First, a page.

Having spent the last 15 months of my life, amongst other things, trying to build out services to support a Private Cloud, I have learned a few things:

Our view of what a Private Cloud should be has been influenced mainly by the Analysts, Forrester and Gartner decided a Private Cloud should be like a Public Cloud, but with limitations. Hardly a day goes by when I read a blog discussing either; another nail in the coffin of private cloud, or a glowing appraisal of the future of private cloud. Let’s look at this subject from another angle.

The reality is most Private Clouds are more “Cloudy” than Cloud, and serve a very different purpose to a Public Cloud. If I have cloud aware workloads, that can utilize the Public Cloud paradigms of: Agility, Flexibility, Scalability, Elasticity, why would I put them anywhere else? Public Cloud is the perfect location for anything that is truly built for a Cloud Environment. If I want to use Serverless Compute (e.g. Lambda or Azure Functions) or DBaaS, or PaaS, why would I try to build that into my Private Cloud?

The Public Cloud problem ‘problem’ often arises because lots of organizations have either tried to “Lift and Shift” traditional workloads to Public Cloud, or pushed new workloads to Public Cloud that have not been designed to utilize the target paradigm (Cloud Native or Cloud Aware). This is causing the $ sticker shock that is raising the question “Do we need to move things back on-premise into a Private Cloud?” However if you are not using anything other than IaaS in the Public Cloud do you have or need for the analyst definition of a Private Cloud? What is really required is a virtualization, or a container platform, with some level of automation, and governance. Yes you can almost certainly create a platform for production workloads that will work as well and cost less than a Public Cloud, but you will lose the ability to access all those sexy Cloud things that you are not using.

The concept of elasticity in a typical environment is non-existent, until you build cloud aware workloads. Using all those sexy cloud technologies like; In Memory Data Grids, Clustered/Elastic Compute, NOSQL data, messaging, serverless compute, containers & microservices is great but if you want that, use a Public Cloud, don’t try to build it into your Private Cloud, it’s too expensive. By the time you buy the platform, license a Cloud Management Platform, build your Blue prints and workflows, maintain and manage them, you have spent more than Public Cloud, and you don’t have an elastic consumption model, you have to build for capacity. (Even some of the so called Managed Private Cloud options, while they give some elasticity have minimum commits.)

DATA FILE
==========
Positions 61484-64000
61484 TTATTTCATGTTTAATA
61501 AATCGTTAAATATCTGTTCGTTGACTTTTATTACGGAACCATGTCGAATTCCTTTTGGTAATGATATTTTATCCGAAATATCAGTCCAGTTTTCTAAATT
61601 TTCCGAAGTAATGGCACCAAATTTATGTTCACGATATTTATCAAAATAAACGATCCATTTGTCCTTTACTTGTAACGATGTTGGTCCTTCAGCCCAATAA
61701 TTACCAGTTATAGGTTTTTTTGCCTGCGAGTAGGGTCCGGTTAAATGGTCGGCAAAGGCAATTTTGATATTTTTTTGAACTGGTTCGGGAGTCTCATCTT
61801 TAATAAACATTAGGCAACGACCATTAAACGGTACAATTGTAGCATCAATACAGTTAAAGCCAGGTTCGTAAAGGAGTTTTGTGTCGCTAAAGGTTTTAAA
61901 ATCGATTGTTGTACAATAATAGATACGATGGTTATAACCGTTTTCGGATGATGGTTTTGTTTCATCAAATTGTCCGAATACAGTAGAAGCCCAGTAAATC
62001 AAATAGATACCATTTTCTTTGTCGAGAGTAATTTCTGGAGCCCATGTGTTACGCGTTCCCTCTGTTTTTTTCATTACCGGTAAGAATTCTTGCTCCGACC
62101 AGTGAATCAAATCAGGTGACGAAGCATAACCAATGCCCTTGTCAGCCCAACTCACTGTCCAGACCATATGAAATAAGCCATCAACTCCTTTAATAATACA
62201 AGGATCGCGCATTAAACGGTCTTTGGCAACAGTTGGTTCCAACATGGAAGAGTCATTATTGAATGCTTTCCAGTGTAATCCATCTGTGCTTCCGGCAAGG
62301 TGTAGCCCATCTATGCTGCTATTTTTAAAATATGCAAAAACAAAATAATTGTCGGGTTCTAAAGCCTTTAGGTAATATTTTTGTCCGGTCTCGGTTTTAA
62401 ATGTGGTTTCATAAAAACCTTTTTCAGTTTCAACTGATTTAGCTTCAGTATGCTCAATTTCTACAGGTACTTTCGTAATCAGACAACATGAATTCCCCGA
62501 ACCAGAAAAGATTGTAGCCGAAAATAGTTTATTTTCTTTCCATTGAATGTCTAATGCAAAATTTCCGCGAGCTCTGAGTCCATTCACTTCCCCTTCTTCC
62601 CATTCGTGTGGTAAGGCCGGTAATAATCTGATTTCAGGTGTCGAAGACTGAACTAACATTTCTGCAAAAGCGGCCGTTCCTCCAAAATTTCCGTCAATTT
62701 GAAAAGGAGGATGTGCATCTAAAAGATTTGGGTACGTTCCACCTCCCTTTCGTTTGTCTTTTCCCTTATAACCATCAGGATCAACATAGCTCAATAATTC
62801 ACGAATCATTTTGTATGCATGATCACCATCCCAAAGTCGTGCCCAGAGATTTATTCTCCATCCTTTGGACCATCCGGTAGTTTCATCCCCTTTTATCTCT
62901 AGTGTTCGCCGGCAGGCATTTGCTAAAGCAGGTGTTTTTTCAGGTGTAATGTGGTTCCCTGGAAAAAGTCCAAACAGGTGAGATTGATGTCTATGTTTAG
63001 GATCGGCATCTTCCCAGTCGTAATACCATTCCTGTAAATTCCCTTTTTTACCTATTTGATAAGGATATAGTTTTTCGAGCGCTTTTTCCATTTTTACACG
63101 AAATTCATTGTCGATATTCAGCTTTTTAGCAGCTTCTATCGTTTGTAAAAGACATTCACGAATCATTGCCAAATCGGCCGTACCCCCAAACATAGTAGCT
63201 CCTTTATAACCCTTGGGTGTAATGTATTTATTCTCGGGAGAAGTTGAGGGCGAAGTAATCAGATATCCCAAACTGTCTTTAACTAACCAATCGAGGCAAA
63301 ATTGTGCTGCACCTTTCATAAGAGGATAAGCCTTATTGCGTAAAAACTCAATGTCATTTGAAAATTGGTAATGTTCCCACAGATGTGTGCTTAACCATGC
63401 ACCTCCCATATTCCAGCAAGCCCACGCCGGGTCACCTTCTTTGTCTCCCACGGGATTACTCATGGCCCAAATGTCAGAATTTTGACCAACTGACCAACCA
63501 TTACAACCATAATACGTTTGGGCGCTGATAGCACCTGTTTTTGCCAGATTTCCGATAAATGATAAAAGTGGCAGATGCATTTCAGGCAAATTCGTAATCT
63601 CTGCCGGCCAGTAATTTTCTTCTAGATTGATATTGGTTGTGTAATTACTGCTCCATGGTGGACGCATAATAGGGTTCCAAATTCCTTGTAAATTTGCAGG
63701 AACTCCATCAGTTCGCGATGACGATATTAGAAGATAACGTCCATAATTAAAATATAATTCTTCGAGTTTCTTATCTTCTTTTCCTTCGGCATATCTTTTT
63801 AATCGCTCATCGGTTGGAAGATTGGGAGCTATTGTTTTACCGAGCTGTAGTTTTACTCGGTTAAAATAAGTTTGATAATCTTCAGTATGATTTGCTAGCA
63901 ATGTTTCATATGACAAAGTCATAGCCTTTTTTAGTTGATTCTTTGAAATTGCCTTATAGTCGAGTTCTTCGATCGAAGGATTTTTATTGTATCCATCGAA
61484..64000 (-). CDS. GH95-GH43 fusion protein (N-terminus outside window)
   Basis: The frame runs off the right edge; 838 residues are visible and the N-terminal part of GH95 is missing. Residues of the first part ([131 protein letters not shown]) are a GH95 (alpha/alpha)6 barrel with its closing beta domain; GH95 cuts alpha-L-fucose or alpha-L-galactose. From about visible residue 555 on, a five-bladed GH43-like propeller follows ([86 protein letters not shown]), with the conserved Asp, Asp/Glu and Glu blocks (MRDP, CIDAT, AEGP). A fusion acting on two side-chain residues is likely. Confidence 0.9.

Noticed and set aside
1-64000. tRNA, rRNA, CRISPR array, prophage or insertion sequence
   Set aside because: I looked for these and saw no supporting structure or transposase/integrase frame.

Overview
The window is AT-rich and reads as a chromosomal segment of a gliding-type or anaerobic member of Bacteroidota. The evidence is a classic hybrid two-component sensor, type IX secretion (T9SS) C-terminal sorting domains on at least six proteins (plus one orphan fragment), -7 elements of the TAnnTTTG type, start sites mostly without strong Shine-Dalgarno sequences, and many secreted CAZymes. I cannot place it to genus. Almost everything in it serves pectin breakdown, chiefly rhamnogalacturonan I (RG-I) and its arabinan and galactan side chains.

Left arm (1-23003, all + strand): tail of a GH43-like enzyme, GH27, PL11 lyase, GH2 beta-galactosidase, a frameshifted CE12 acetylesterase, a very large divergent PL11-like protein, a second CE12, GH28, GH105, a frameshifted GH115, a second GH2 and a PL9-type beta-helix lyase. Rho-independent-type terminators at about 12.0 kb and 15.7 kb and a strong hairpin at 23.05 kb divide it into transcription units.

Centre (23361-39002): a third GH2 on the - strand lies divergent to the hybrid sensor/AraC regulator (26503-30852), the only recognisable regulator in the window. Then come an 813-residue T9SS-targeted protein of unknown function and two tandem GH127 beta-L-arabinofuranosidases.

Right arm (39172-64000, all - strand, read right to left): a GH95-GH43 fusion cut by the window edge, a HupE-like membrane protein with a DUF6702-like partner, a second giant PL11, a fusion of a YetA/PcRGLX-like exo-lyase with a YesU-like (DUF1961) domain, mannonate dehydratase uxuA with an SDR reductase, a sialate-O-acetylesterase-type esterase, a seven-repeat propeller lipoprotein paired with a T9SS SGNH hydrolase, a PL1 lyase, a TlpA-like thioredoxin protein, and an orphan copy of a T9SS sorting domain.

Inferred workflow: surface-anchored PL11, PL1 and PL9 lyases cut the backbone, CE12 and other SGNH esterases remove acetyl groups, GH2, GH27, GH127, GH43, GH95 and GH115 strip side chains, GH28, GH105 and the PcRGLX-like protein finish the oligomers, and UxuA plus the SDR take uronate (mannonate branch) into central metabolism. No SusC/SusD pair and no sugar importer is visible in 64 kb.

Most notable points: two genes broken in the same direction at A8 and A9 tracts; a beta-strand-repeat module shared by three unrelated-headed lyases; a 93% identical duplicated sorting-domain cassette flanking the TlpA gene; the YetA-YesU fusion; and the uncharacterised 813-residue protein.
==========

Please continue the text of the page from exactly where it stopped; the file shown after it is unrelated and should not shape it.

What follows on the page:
I regularly hear “we want a Private Cloud with Self Service provisioning, and automation, complex governance, workflows etc.” Who is going to use that? Developers that are developing to the Cloud paradigm don’t want self service provisioning, they want automated provisioning. I want to commit code to Git, have Jenkins see the commit, invoke my CI/CD tools, build a new environment and tell me where I can go test my code. Workflows around management, automation and compliance make sense, but do you really need to license a $million product to achieve it?

I see the future of Private Cloud, is not really a copy of a Public Cloud, but a sub-set of cloud like functionality, that helps keep costs of trying to run non-cloud aware workloads in check. The reality of mobility in a Hybrid cloud is not really achievable either, spanning workloads across Private and Public Cloud has not worked. The promise of On/Off premise Azure or VMWare at AWS may help, but is that really a paradigm anyone wants to manage?  As our understanding of how to effectively use cloud matures, we will understand better where to run what workloads, and how to get the most out of both our Public and Private environments. The concept of a Private Cloud being a clone of a Public Cloud needs a touch of reality.